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NBA Live 19 Debuts With Solid Demo

Steve Dewald examines the newly released demo for EA Sports’ NBA Live 19.

EA SPORTS NBA Live 19 Photo by Tommaso Boddi/Getty Images for EA NBA Live 19

The NBA season is still weeks away, but the release of the league’s virtual counterparts is just around the corner. NBA 2K has dominated the market for basketball video games for the last several years, but it appears that EA Sports’ NBA Live is making a considerable effort to close that gap. NBA Live 19 released a demo version of their game on Friday, and Blazer’s Edge contributor Steve Dewald is here to provide the details.

Introduction to “The Rise”

NBA Live 19’s demo opens with a quick three-on-three game between current stars and legends of the past. The opening game is used to teach you basic controls and introduce the archetypes that you will utilize when creating your own player after the game.

Your choices are broken into three basic categories at first: guard, wing, and big. Allen Iverson represents the guard option, Vince Carter as the wing, and Shaquille O’Neal as the big. The user-controlled trio then faces off against James Harden (last year’s cover athlete), Joel Embiid (this year’s cover athlete), and Candace Parker.

The opening game is played to 21 points, which allows you to get a basic feel for each player type before you begin to create your own player.

Once you exit the game, you land on this screen:

Once you make a selection you then move onto creating the basics of your player. After picking out the basics, you are led to the choices that will impact your play on the court. First you pick your position, then you choose what style of player you want to be. The style is the most crucial part, as each style is tied to a skill tree that unlocks traits as you progress through the game (without the use of virtual currency).

For this review, I chose to be a point guard with an emphasis on defense. Once there, you pick between two players at the position. Defensively oriented guards get a choice between following a path tied to either John Wall or Gary Payton.

Once your player is completed, you are then taken to a five-on-five contest with nine other NBA players. Russell Westbrook and Chris Paul serve as team captains, while the other participants are high-profile rookies. This contest serves as the first stop on your player’s quest to rise to the top of the basketball hierarchy.

For a demo, you get to play a significant amount of basketball in “The Rise” portion. Unfortunately, you are unable to access the gameplay that involves competing in an NBA setting. Before leaving this section of the demo, make sure you complete the first two games with your created player. If you fail to do so, you won’t be able to access the “Play Now” portion of the game.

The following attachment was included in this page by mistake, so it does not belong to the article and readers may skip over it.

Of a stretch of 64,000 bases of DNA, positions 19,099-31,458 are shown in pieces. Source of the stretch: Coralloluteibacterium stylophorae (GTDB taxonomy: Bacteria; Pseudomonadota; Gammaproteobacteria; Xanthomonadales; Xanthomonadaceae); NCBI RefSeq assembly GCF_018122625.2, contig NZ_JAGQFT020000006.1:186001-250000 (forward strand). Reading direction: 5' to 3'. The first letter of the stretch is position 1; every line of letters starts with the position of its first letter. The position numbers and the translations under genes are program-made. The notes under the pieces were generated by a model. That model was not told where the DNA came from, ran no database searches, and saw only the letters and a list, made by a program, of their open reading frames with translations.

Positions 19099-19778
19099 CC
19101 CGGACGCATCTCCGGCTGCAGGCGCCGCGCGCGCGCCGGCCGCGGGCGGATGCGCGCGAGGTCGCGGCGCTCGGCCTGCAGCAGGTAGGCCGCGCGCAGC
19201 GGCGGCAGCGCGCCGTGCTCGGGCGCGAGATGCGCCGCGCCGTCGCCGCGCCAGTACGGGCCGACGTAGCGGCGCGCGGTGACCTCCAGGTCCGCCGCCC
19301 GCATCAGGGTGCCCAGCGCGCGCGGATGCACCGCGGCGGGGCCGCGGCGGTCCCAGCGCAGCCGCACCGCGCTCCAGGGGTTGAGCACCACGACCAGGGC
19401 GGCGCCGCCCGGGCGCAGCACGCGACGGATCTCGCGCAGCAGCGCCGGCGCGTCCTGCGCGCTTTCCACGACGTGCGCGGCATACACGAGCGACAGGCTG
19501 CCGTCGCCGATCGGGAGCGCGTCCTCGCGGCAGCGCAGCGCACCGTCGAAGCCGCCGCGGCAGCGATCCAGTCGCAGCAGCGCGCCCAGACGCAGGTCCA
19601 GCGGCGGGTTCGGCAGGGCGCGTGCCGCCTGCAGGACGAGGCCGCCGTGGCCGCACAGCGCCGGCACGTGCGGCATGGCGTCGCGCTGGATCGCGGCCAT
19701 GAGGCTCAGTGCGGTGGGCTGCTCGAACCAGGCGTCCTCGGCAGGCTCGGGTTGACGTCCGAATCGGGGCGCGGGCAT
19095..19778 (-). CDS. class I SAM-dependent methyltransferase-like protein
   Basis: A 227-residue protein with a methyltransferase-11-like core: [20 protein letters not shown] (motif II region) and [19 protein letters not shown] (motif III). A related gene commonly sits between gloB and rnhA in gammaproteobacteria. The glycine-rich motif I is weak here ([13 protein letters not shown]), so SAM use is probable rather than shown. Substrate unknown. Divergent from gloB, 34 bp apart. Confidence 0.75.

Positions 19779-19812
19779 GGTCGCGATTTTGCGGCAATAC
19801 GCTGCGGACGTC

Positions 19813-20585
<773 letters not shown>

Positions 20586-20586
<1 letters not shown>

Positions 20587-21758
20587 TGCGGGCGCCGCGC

Gameplay & Presentation

If you are a seasoned 2K player, I recommend you stay patient at first. The controls are similar, but a few subtle differences can be frustrating. For me, timing my steal attempts on defense was a major hurdle. In NBA Live, the computer controlled team will torch you if you reach. Along with timing steals, the center position is represented by the L1 button when the passing options are brought up (PS4 controls). The subtle shift in passing mechanics left me pressing the wrong button as an open big man rolled to the basket.

The shot meter is straightforward and you are able to successfully shoot in much tighter windows compared to 2K. Perhaps the nicest addition is the identifier that appears after certain missed attempts. The game will let you know why you missed by indicating if the player has too low of an outside shooting rating, the coverage was too good, or the timing was off.

As far as the presentation goes, this edition seems much more polished than last year’s release from EA. Replays are easily accessible after made shots and the highlights that occur in the streetball settings are presented as if they are captured on a cell phone from the crowd.

The NBA Play Now games are presented with the same graphics that are utilized by ESPN and ABC. The halftime show is sharp and features commentary from Jalen Rose.

The demo allows you to play as either the Celtics or Warriors for NBA games, and you can choose between the Lynx and Sparks for WNBA games.

Early Impressions

It is far too early to proclaim that NBA Live has closed the gap on 2K with this demo, but there are signs of improvement from EA. The gameplay is much smoother than recent editions, and the presentation is on par with the competition.

The biggest hurdle that NBA Live will face will be its ability to keep gamers engaged for a long period of time. 2K has built an enormous online community and it is the standard for elite competition. NBA Live 19 does have a few distinct advantages, though, like offering a game for players looking to dodge the pitfalls of virtual currency that plagues 2K.

The real judgement will come once the full game is released and all the game modes are unlocked.

—Steve / @SteveDHoops /